VOD film review: Life after Beth
Balance of comedy and horror8
Matthew Turner | On 31, Jan 2015
Director: Jeff Baena
Cast: Dane DeHaan, Aubrey Plaza, John C Reilly, Molly Shannon, Anna Kendrick
Watch Life after Beth online in the UK: TalkTalk TV / iTunes / Prime Video (Buy/Rent) / Google Play
A worthy successor to Shaun of the Dead, writer-director Jeff Baena’s zomcom gets the comedy-horror balance exactly right and delivers some huge laughs, thanks to a smart script, some inspired direction and strong comic performances.
Dane DeHaan stars as Zach, a soulful teenager whose girlfriend Beth (Aubrey Plaza) dies of a snakebite while hiking in Los Angeles’ Griffith Park. Distraught with grief, Zach takes to visiting Beth’s parents (John C. Reilly and Molly Shannon) and is both horrified and delighted to discover that Beth is still living in their house, back from the dead and sporting a rather nasty-looking snakebite wound, but with no apparent memory of having died.
Zach duly rekindles his relationship with Beth under strict conditions imposed by her parents: first, that he doesn’t take her outside or tell anyone she’s still alive and second, that he doesn’t tell Beth she’s dead. However, Zach soon realises that his relationship comes with a few new problems, such as Beth’s sudden mood swings and the fact that her body appears to be decomposing.
Plaza (best known for TV’s Parks & Recreation) is clearly enjoying herself and she handles Beth’s gradual transition in effective fashion, as well as busting out some impressive RAGE acting that ought to make her the front-runner if Marvel ever make a She-Hulk movie. Similarly, DeHaan demonstrates a gift for comic timing and generates strong chemistry with her, even when Zach starts to realise that perhaps their continued relationship isn’t quite such a great idea after all.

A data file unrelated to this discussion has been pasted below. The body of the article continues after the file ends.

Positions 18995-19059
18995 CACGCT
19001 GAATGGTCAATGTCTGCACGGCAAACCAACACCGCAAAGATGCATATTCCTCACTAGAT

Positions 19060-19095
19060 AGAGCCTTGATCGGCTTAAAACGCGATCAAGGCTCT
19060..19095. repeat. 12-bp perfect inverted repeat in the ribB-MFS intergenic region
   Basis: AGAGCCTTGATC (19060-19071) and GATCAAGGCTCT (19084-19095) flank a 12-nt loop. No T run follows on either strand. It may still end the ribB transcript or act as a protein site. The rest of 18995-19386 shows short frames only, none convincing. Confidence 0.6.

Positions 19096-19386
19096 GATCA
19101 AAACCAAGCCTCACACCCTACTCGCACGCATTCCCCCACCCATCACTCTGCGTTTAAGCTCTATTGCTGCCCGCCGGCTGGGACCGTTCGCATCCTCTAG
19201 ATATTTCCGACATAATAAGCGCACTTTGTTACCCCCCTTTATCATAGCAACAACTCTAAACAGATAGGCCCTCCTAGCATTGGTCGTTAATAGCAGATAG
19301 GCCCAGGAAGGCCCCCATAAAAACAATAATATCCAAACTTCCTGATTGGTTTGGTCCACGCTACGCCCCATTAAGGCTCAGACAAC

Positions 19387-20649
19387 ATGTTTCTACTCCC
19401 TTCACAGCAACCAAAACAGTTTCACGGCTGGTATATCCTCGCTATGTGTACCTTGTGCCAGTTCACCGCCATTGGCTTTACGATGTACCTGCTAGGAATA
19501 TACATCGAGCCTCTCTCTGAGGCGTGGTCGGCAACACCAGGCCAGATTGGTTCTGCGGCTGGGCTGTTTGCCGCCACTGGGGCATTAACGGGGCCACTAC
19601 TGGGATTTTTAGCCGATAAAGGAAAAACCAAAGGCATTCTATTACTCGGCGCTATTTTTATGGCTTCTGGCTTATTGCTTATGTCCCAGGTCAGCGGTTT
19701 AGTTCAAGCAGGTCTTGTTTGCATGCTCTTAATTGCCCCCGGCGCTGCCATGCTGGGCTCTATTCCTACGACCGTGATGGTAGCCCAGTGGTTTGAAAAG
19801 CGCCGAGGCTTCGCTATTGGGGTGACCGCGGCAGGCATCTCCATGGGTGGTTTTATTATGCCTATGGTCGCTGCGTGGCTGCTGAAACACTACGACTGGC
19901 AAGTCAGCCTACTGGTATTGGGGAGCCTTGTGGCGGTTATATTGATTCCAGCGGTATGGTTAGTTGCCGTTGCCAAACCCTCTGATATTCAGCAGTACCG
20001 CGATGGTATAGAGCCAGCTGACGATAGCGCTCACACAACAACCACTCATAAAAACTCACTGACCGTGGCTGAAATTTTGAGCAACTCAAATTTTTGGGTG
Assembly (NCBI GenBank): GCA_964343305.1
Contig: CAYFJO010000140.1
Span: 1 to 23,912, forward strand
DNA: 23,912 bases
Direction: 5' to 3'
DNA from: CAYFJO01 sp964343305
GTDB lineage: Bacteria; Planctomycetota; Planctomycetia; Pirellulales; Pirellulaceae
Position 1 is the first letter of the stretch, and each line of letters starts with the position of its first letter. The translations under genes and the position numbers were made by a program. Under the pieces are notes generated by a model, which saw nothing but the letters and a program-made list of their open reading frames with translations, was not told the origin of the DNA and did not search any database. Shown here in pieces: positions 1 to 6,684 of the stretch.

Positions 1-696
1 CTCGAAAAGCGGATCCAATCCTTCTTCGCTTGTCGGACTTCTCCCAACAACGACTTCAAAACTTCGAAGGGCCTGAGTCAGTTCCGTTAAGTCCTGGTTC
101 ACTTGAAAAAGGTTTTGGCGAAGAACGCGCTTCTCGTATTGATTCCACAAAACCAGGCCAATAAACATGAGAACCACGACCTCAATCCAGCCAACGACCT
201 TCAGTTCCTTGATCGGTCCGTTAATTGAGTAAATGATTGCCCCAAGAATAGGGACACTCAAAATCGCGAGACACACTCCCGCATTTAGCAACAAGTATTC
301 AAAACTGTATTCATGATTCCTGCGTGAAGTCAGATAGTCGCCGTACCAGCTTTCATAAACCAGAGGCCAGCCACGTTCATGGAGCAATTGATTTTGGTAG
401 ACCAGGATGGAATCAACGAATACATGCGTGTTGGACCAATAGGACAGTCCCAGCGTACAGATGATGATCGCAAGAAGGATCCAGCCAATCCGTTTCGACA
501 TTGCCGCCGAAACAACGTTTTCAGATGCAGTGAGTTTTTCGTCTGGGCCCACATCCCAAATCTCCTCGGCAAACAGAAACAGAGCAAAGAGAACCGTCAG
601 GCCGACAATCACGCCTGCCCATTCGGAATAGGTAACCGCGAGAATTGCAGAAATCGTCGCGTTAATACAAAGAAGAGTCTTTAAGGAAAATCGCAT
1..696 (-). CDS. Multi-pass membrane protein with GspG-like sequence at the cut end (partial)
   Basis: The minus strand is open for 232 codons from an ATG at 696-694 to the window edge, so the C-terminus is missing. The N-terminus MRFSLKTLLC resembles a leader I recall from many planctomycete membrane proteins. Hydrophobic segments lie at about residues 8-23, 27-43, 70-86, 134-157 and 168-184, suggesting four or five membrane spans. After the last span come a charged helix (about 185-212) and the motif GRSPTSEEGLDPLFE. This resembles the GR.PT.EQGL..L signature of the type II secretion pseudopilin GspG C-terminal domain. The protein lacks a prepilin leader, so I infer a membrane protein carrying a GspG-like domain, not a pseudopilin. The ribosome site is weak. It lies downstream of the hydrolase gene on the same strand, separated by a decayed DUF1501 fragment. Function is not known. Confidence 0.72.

Baena’s tone is assured throughout, balancing laugh-out-loud gags and engaging emotional moments with a series of imaginatively twisted zombie tropes. He also conjures up some amusingly surreal contributions to zombie lore, such as the fact that the undead can be appeased by listening to smooth jazz.
In addition to providing a commendably high gag rate, Baena’s clever script also has some observant things to say about the nature of love, grief and obsession, while the similar thematic elements mean that the film also plays as a blackly comic version of recent French TV series The Returned. On top of that, just as 2000’s Ginger Snaps posited werewolfism as a metaphor for emerging female sexuality, Life After Beth offers up zombie-ism as a surprisingly effective metaphor for relationship problems and rage issues, in particular.
A hugely enjoyable and smartly written comedy horror, Life after Beth marks writer-director Jeff Baena out as a future talent to watch. Highly recommended.